Apologies for some of these pictures being blurry, the light is low and my lens is not so good.
First Course: Smoked Salmon Stuffed Potato Nest paired with Hop Bomb IPA
Why it worked: If you haven't had the Hop Bomb IPA at the downtown Rock Bottom yet, you need to. This was the last of the current batch and it may not be back for a few months, but this is really one of Indiana's great Double IPAs. The base of this entree was a whipped salmon infused cream cheese that was incredibly decadent and delicious. The immense hop presence in the Hop Bomb helped cut through the creamy texture of the cheese. The cream cheese itself was seasoned with lemon zest and carried a bit of a citrus note as a result, which paired very well with the grapefruit, orange and lemon notes in the beer, while the grassy notes were a nice compliment to the meaty aspect of the salmon. Citrus and grassy notes tend to work well with fish, and when you add a rich cream or cheese in to the mixture (or even a fatty fish like salmon), hops are provide an excellent cleansing ability.
Second Course: Lobster Bisque paired with Raccoon Red Ale
Why it worked: This dish would perhaps be better described as a lobster tomato bisque, as the pureed tomatoes carried a much more dominant role than I had expected. When I saw the description of the dish, I wasn't sure how a sweet, malty red would work with this, but the tomatoes seem to be the answer to the puzzle. The sweet tomatoes and the caramel and nutty malt flavors of the beer paired together very nicely. While they didn't introduce any new flavors together, the well balanced profile of each made for an enjoyable match. When pairing sweet beers with sweet foods, the danger lies in creating a combination that is simply too sweet to be enjoyable, but with the light balance of hops and the sweetness of the soup coming from tomatoes instead of sugar, this was a well balanced pairing.
Third Course: Rosemary Duck paired with Trouble Belgian Tripel
Why it worked: I am a huge fan of duck. Duck provides a wealth of rich flavors with little necessary spices to coax additional flavors out of it. I was quite pleased when I saw that the entree was not one, but two duck breasts. The breasts were on the lean side and even though they were cooked medium well (I prefer medium rare), they were excellent. This was my food highlight of the meal. The Trouble sits on the spicier side of tripels, with a noticeable touch of alcohol in the back. When paired with the duck, something really exciting happened. It was almost as if the clove, cinnamon, anise and rock candy notes in the beer actually seasoned the duck. None of the spices conflicted with the rosemary rub, but they all gave it a nice burst of flavor that was not there on its own. Beer can often provide additional flavors or seasoning to different types of meat, but it is important to note the flavor profile of the beer and ensure that those characteristics are things you would season the meat with on its own. In this case, cinnamon, clove, anise and sugar are all used in different duck dishes, and worked great when provided by the beer.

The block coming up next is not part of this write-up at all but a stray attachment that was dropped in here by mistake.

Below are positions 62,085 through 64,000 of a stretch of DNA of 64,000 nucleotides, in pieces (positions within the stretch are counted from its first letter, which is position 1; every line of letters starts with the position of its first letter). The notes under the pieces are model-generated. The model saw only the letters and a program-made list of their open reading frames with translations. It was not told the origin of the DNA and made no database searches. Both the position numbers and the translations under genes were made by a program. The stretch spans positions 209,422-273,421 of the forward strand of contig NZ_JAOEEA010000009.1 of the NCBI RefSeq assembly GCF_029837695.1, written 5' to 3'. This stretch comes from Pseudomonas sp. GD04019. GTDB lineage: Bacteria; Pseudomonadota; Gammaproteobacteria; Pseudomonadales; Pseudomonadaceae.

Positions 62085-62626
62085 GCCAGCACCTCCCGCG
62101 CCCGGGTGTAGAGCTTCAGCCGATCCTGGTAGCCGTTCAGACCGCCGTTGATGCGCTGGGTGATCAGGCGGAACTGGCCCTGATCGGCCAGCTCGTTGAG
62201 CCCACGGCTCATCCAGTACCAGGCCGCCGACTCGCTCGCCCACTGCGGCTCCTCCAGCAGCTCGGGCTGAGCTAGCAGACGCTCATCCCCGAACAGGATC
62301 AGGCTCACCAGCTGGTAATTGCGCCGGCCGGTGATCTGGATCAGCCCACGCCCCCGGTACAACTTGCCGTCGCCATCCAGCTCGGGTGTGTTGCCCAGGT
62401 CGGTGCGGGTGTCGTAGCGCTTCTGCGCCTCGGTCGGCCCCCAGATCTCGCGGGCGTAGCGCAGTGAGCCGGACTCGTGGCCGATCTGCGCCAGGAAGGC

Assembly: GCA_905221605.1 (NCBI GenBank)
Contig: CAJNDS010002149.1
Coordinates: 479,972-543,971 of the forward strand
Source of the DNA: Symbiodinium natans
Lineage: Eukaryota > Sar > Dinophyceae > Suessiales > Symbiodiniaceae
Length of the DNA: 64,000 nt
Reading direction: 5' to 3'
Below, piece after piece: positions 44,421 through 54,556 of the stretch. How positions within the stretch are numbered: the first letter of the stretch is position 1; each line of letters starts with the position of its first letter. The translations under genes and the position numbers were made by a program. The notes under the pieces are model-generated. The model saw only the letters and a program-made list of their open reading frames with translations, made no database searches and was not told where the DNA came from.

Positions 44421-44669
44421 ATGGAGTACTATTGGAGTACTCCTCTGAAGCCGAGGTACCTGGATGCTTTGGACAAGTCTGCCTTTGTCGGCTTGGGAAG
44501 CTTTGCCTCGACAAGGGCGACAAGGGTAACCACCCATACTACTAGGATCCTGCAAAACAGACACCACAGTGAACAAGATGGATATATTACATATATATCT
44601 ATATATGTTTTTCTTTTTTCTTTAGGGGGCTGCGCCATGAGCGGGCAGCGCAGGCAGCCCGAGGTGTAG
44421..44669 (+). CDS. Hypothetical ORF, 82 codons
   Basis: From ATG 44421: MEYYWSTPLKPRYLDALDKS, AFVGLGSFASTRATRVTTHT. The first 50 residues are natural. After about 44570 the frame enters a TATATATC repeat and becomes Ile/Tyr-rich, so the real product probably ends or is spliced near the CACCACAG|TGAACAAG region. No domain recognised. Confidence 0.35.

Fourth Course: Strawberry Mint Spring Rolls paired with Hoosier Ma Stout
Why it worked: The Hoosier Ma Stout rotates its style, and is currently an English stout with notes of chocolate and coffee. If I were to pick a pairing of the evening that fell a bit short, it would probably be this one. English stouts tend to be on the drier side, and the strawberries and their glaze were simply too sweet to work with the dryness of the stout. All was not lost, however. The dish was seasoned and garnished with a bit of fresh mint leaves, which provided a nice cooling mint sensation that paired well with the dry chocolate notes of the stout without overpowering any of the flavors of the beer. Dry beers typically don't work very well with sugary dishes, but they do lend themselves very well to herbal flavors, which worked great here.
Pairing Lessons: Foods that have a relatively high percentage of fat often work well with hoppy beers, due to their ability to cut through thick flavors. You can never go wrong with pairing similar flavors either, providing neither are incredibly intense. Citrus pairs with citrus, sweet pairs with sweet, etc. Try to keep things in check, though. You don't want too much of one flavor going on or the pairing will appear one dimensional. When pairing beer with meat, always choose a beer that has tasting notes similar to things you might add to the meat, whether it be spices or side dishes. Belgian beers tend to work great for this reason. Dry beers can be overpowered very easily, and they aren't sweet for a reason. Focus on creating subtle balance and accenting flavors and avoid drowning the beer out with big sweet or spicy flavors.